LAUSANNE: The historic manuscript laying out the original plans to revive the Olympic Games was today donated to The Olympic Museum in Lausanne, Switzerland, almost 130 years after it was written Baron Pierre de Coubertin. The donation was made by Alisher Usmanov, president of the International Fencing Federation.
The 14-page manuscript contains the speech in which Coubertin – formally Charles Pierre de Frédy, Baron de Coubertin – first presented his visionary idea to revive the Olympic Games in the modern world.
Usmanov bought the document for a record $8.8m at auction by Sotheby’s in New York in December after a long bidding war between three international buyers which sent the price far beyond the original top estimate of $1m and made it the most expensive piece of sports memorabilia.
It was delivered on 25 November 1892 at the old Sorbonne, in Paris, during the celebration of the fifth anniversary of the Union des Sociétés Françaises de Sports Athlétiques – when Pierre de Coubertin was just 29 years old. Two years later, in the same auditorium, the decision to re-establish the Olympic Games was formalised.
International Olympic Committee president Thomas Bach said: “Today we are witnessing history. At one level, we are witness to this historic document, the manuscript of the speech that laid out the philosophical foundations of the Olympic Movement. On another level, we are witnessing a historic moment, with this manuscript returning to its Olympic home, the place where it belongs.”
Thanking Usmanov, Bach added: “This donation today goes well beyond the handing over of a manuscript to The Olympic Museum. Your generosity is making this unique moment possible, a moment that reminds us so vividly of the mission of the Olympic Games to unite the world in peaceful competition. It is thanks to your generosity that we can reflect on our history today and celebrate this direct link to our founding father.”
Usmanov said: “This manuscript is the manifesto for the modern Olympic Games. Pierre de Coubertin had a vision of a world united by athletic pursuits and not divided by confrontations and wars. I believe that The Olympic Museum is the most appropriate place to keep this priceless manuscript.”
The French manuscript was elegantly written in sepia ink, on 14 leaves of wove paper on the back of blank registration forms for the 1889 International Congress on Physical Education, co-organised by Coubertin during the Paris World Fair.
Original pages from the manifesto, showing intriguing revisions, will now go on display at The Olympic Museum – the first time they have been shown to the public. The full document will eventually be put on permanent display.
Alexandra de Navacelle de Coubertin, president of the Pierre de Coubertin Family Association, said: “For our family, it is remarkable and a source of great pride to see in writing the foresight that my great-uncle had. Well over a hundred years ago, he clearly understood how sport can change the world, and what an enormous power for good the Olympic Games could be, at his time and in the future.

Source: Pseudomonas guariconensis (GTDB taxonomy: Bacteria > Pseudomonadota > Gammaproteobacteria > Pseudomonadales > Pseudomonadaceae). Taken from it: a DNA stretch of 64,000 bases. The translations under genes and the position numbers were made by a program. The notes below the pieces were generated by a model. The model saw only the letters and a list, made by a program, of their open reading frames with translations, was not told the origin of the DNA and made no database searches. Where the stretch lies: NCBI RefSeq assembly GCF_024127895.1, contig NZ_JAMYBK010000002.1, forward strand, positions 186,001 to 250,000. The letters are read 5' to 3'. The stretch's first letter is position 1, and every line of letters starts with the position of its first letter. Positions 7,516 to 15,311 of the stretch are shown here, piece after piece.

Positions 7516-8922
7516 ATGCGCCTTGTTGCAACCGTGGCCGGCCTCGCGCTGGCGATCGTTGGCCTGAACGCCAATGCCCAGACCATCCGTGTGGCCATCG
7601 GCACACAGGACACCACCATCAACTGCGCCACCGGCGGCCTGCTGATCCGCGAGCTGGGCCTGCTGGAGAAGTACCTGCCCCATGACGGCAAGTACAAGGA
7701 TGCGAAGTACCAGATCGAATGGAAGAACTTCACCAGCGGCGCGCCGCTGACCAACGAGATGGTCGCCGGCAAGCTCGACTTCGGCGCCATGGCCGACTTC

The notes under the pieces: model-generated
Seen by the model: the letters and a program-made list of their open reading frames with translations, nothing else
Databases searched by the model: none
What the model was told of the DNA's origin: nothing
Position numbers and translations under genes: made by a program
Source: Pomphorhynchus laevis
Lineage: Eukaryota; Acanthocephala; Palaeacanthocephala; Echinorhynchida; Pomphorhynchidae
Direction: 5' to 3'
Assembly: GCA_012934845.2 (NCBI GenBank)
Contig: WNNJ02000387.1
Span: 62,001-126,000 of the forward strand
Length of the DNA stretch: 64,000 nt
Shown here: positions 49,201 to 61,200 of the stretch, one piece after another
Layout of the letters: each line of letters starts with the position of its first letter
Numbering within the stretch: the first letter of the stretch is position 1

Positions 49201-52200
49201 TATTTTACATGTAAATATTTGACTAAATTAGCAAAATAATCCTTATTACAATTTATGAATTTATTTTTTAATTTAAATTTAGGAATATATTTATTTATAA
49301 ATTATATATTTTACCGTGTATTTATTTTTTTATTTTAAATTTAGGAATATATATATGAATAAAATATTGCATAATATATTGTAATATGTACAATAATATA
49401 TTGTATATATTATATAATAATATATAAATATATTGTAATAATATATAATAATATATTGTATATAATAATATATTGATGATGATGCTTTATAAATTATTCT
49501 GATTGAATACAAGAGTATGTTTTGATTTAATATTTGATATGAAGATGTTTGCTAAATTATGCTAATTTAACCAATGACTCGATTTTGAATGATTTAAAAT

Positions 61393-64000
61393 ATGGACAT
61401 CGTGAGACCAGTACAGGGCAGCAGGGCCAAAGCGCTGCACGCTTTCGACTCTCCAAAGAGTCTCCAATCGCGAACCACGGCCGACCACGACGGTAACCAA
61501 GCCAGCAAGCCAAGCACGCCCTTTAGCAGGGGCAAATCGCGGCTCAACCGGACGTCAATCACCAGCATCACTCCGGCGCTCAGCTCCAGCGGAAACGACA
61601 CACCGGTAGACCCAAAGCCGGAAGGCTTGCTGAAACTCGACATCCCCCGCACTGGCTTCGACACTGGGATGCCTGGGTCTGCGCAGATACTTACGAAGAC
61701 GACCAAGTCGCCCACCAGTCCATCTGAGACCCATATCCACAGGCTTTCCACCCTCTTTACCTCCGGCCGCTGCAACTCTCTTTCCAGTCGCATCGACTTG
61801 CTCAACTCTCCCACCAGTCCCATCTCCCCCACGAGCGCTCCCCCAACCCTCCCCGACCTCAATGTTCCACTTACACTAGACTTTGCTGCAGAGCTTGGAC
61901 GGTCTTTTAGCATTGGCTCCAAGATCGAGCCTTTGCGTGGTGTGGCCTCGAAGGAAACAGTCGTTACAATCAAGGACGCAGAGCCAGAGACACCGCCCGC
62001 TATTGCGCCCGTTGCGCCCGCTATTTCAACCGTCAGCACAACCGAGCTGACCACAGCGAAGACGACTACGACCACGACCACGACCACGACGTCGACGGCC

“It is so reassuring and a great emotional moment to see Pierre de Coubertin’s Olympic Manifesto back in the hands of the Olympic Movement at The Olympic Museum, where it can be appreciated by the millions of fans from around the world. With me, the family of Pierre de Coubertin believes that only the IOC can preserve and continue the work of our ancestor, and we trust them to do so.”
Professor Stephan Wassong from the German Sport University Cologne, and President of the International Pierre de Coubertin Committee, added: “It becomes clear in the speech that Coubertin proposed the establishment of the Olympic Games to stress the educational value of sport in general, and as a platform to strengthen transnational understanding.
“The link between the Olympic Manifesto and the modern mission of the IOC stresses that Coubertin’s thoughts and ideas are not from the past. They still have relevance for today’s Olympic Movement and its impact on societies across the globe. Coubertin strongly believed that the Olympic Games could make a great contribution to world peace.”
Coubertin finishes the manifesto by making the case for his vision of how the modern Olympic Games could help build a better world through sport:
As for sports in general, I do not know what its fate will be, but I wish to draw your attention to the important fact that it presents two new features, this time in the series of these secular transformations. It is democratic and international. The first of these characteristics will guarantee its future: anything that is not democratic is no longer viable today.
As for the second, it opens unexpected prospects to us. There are people whom you call Utopians when they talk to you about the disappearance of war, and you are not altogether wrong; but there are others who believe in the progressive reduction in the chances of war, and I see no Utopia in this.
It is clear that the telegraph, railways, the telephone, the passionate research in science, congresses and exhibitions have done more for peace than any treaty or diplomatic convention. Well, I hope that sports will do even more. Those who have seen 30,000 people running through the rain to attend a football match will not think that I am exaggerating. Let us export rowers, runners and fencers (…)
“(…) I hope that you will help me as you have helped me thus far and that, with you, I shall be able to continue and realise, on a basis appropriate to the conditions of modern life, this grandiose and beneficent work:
“The re-establishment of the Olympic Games.”